We have examined the distribution of binaries in the Galactic center as they interact with the star cluster and the central supermassive black hole. We found that a significant fraction of the binaries get destroyed within their lifetime. In active galaxies where gas falls onto the supermassive black hole to produce spectacularly luminous radiation in a disk, stars and black hole binaries get captured by the gaseous disk. These sources may be important sources of gravitational waves. We found that black holes get efficiently captured in the disk and merge due to hydodynamical interaction with gas. This produces hierarchical black hole mergers in active galactic nuclei detectable with gravitational wave instruments such as LIGO, VIRGO, and KAGRA, and may lead to the formation of intermediate mass black holes.

We constructed methods to examine the astrophysical origin of black hole mergers discovered by LIGO. In galactic nuclei we showed that the Kozai-Lidov process driven by the supermassive black hole may produce mergers observable by LIGO. We also showed that triple and quadruple systems also facilitate the mergers of black holes and lead to tidal dispruption events.

We showed that the distribution of astrophysical parameters is different for different astrophysical processes leading to a merger. The event rate distribution of gravitational wave merger events may have implications on the source environment of the observed black hole mergers with Earth-based detectors. In particular we determined the mass distribution of gravitational wave capture binaries in galactic nuclei, primoridial black hole binaries formed in the early universe, and the binaries formed dynamically in dense stellar systems without a supermassive black hole such as globular clusters.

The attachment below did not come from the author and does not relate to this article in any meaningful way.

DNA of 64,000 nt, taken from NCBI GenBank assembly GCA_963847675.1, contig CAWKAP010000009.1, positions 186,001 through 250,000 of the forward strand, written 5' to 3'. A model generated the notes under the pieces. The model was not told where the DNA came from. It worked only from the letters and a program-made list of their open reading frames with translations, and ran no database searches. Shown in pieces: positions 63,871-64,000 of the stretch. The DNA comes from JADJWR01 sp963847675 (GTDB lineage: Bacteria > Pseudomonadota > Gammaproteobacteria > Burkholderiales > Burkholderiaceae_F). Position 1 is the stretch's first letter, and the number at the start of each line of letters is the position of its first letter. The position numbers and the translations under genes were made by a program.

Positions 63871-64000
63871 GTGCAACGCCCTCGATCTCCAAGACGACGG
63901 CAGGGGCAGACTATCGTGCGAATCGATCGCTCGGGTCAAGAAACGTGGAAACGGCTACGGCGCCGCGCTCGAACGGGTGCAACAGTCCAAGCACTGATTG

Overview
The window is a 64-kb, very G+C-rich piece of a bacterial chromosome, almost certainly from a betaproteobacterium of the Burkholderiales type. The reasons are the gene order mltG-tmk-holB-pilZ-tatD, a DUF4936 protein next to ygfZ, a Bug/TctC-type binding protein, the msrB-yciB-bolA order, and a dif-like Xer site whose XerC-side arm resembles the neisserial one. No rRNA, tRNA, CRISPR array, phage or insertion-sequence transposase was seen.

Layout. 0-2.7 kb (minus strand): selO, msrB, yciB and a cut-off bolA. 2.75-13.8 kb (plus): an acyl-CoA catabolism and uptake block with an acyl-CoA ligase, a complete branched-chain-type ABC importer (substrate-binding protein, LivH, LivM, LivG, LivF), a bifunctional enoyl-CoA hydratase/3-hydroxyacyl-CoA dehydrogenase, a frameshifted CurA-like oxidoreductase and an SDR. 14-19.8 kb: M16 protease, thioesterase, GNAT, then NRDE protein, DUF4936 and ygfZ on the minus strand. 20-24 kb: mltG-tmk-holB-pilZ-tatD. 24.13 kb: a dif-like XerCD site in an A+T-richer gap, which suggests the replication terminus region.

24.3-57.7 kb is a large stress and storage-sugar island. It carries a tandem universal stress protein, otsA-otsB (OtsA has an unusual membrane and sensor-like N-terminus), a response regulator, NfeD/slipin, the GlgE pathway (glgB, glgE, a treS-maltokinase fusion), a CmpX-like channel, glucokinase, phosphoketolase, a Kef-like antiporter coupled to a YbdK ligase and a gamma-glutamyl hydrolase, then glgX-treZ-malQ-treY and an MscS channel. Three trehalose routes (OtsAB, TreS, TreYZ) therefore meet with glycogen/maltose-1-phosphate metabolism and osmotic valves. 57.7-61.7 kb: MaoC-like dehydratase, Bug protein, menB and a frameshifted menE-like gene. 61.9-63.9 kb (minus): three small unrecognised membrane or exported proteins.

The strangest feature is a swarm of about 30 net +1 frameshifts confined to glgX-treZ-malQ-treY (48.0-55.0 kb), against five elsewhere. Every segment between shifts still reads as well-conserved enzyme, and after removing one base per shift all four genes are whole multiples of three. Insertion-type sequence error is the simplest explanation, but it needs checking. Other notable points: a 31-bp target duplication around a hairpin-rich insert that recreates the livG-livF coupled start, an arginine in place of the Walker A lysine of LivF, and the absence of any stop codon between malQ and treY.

Identifying connections between seemingly distinct fields of scientific disciplines has a great potential to advance the understanding of both fields. The link between the condensed matter physics and astrophysics found in the GALNUC project offers a new method to learn about the long-term behavior of these astrophysical systems. Previous state-of-the-art simulations could not accurately follow the evolution of galactic nuclei over extended periods with a realistic number of objects and a realistic mass distribution. We have developed numerical tools to follow the evolution of strongly interacting gravitating systems. Using methods from statistical physics we developed a new method to find the equilibrium configurations. These results may have important consequences for the theory of galaxy formation. Conversely, the study of astrophysical systems may advance the understanding of condensed matter physics.
GALNUC research group